I am lucky to live in Pennsylvania, home to some of the finest fall color displays in the world. This week the weather has been unseasonably warm and the changing of the leaves has been put on hold, but it will come -- I hope. In all of life, hope is not related to your reasoned examination of the facts, but your gut-level perception of your place. Does your relationship with your coworkers and superiors inspire you to be a hopeful employee? Does your place within the loving (we hope) circle of your family and friends allow your heart to feel at home? More importantly, does your faith place you securely in God's hand, so that you have hope in all seasons? I love my Pennsylvania home, but my real residence is in God. Psalm 90 begins:
Lord, you have been our dwelling place
throughout all generations.
Before the mountains were born
or you brought forth the whole world,
from everlasting to everlasting you are God.
The psalm goes on to be a good news, bad news affair. The good news is that God is in this human redemption business for the long haul. All of human existence is but a moment to him. The nations; their political leaders and parties, their vast cities and congested highways, their noble football teams and kneeling players, all this is but dust on the scale to God (Isaiah 40:12-15). Like Martin Luther King, God knows where the arc of moral history is going. It is not a long arc to him. God knows that it bends toward justice. But it will take forever in human terms. And yes, the bad news is that God knows that your life, and mine, on this planet will be over in a blink. We won't live to see what we hope for become a reality.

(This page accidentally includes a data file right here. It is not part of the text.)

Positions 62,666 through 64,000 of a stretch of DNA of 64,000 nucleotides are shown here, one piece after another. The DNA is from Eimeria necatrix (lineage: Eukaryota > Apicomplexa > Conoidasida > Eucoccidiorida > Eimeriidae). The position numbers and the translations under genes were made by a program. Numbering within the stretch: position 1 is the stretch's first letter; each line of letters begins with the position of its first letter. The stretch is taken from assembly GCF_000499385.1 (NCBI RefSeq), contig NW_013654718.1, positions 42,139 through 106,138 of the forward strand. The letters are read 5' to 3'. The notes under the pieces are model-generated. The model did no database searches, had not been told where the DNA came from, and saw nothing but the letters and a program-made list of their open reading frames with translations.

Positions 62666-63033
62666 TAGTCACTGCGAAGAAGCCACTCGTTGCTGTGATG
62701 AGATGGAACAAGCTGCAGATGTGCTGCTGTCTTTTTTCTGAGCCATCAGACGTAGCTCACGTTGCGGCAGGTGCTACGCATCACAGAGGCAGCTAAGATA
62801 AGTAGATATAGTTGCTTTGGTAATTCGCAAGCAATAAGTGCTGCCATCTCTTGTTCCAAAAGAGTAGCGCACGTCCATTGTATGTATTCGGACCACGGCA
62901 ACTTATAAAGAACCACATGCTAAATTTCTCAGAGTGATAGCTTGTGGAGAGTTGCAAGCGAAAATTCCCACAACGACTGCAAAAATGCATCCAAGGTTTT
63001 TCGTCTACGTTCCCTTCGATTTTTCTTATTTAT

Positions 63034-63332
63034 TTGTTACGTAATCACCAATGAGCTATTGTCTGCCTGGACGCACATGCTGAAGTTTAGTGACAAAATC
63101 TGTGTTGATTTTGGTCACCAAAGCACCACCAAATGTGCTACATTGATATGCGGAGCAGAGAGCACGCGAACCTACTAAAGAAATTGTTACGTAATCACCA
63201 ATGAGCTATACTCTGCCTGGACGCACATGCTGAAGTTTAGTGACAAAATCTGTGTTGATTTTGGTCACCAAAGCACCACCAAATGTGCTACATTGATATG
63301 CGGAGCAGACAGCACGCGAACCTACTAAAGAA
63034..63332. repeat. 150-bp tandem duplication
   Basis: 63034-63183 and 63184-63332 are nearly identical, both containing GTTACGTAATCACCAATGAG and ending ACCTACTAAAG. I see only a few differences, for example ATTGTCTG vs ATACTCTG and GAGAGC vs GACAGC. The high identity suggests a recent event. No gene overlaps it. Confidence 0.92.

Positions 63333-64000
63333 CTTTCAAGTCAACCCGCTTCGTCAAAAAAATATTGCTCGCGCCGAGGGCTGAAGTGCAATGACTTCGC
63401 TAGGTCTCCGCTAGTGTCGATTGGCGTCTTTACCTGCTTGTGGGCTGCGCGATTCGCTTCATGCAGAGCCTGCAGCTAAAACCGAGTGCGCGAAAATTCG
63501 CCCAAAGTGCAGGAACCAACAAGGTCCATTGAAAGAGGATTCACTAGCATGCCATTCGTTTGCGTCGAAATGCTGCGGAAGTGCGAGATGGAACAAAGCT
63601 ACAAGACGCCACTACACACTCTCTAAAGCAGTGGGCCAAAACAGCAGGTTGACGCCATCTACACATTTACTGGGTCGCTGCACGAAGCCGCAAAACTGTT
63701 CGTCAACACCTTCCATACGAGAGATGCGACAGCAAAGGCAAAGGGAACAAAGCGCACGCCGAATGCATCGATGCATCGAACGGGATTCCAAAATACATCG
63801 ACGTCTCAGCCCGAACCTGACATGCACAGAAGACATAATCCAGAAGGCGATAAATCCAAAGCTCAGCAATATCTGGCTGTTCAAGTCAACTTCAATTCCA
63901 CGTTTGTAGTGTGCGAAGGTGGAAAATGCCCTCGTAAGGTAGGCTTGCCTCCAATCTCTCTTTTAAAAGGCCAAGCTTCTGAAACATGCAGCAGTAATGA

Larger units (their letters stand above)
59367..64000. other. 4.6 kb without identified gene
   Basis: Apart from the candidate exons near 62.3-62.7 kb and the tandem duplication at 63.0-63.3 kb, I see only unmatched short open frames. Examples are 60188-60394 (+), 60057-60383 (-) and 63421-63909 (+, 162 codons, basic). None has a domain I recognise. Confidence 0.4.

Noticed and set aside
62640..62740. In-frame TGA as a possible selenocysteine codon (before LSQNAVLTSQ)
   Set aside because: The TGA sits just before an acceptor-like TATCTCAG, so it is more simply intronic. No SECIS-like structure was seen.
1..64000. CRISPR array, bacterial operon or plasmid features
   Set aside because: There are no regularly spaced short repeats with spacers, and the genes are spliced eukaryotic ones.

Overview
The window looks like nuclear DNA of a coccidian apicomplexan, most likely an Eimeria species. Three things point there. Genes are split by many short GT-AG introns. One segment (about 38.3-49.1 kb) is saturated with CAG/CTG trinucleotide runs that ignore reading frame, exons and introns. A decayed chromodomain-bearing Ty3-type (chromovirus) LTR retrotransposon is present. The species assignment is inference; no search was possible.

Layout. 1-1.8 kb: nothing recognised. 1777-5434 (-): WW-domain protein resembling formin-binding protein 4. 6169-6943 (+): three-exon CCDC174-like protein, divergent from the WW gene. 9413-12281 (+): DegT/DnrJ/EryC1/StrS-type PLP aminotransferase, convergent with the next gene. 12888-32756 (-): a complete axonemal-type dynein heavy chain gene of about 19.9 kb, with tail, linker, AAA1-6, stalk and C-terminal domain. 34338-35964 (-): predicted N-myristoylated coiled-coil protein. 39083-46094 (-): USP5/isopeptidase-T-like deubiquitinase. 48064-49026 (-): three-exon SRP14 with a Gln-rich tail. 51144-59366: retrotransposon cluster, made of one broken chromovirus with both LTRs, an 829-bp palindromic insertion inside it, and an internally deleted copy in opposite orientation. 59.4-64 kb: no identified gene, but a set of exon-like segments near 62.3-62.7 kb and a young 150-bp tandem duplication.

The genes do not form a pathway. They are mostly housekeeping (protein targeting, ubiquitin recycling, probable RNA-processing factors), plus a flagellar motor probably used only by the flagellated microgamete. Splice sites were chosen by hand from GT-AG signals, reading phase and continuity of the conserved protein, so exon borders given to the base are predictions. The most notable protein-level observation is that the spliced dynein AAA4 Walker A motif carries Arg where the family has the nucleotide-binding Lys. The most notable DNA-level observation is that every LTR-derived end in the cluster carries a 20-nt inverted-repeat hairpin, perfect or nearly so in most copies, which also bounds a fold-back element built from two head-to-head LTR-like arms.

They say that what separates us from the animals is our awareness of our mortality. Some days I may be more human than others. I used to say that I was one yard shy of being six feet under. I may be closer to half that now. Psalm 90 reminds us that praying and struggling with our own mortality can give us wisdom. We dare not shy away from it. Palm 90 invites you to take both a higher perspective on life and a longer view on history. We find hope, not in listening only to the good news, but also in planting our feet firmly in the reality of God's providence.